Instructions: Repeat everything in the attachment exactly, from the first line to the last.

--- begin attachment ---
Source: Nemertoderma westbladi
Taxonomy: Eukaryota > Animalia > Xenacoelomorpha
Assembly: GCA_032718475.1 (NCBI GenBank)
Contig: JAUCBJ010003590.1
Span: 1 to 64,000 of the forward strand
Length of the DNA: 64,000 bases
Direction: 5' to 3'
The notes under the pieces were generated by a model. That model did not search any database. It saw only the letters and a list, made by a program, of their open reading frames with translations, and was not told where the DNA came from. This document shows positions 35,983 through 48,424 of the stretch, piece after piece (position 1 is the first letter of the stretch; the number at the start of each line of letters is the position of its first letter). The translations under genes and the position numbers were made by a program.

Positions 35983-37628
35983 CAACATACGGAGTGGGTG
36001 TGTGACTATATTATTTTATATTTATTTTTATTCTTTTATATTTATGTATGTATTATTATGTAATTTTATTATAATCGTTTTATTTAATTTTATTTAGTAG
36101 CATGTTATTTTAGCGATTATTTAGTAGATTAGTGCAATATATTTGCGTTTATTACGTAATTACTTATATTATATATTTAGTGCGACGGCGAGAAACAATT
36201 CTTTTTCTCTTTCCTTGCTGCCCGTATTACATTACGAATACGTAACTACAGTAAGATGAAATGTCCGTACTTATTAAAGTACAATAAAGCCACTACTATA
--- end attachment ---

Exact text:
Source: Nemertoderma westbladi
Taxonomy: Eukaryota > Animalia > Xenacoelomorpha
Assembly: GCA_032718475.1 (NCBI GenBank)
Contig: JAUCBJ010003590.1
Span: 1 to 64,000 of the forward strand
Length of the DNA: 64,000 bases
Direction: 5' to 3'
The notes under the pieces were generated by a model. That model did not search any database. It saw only the letters and a list, made by a program, of their open reading frames with translations, and was not told where the DNA came from. This document shows positions 35,983 through 48,424 of the stretch, piece after piece (position 1 is the first letter of the stretch; the number at the start of each line of letters is the position of its first letter). The translations under genes and the position numbers were made by a program.

Positions 35983-37628
35983 CAACATACGGAGTGGGTG
36001 TGTGACTATATTATTTTATATTTATTTTTATTCTTTTATATTTATGTATGTATTATTATGTAATTTTATTATAATCGTTTTATTTAATTTTATTTAGTAG
36101 CATGTTATTTTAGCGATTATTTAGTAGATTAGTGCAATATATTTGCGTTTATTACGTAATTACTTATATTATATATTTAGTGCGACGGCGAGAAACAATT
36201 CTTTTTCTCTTTCCTTGCTGCCCGTATTACATTACGAATACGTAACTACAGTAAGATGAAATGTCCGTACTTATTAAAGTACAATAAAGCCACTACTATA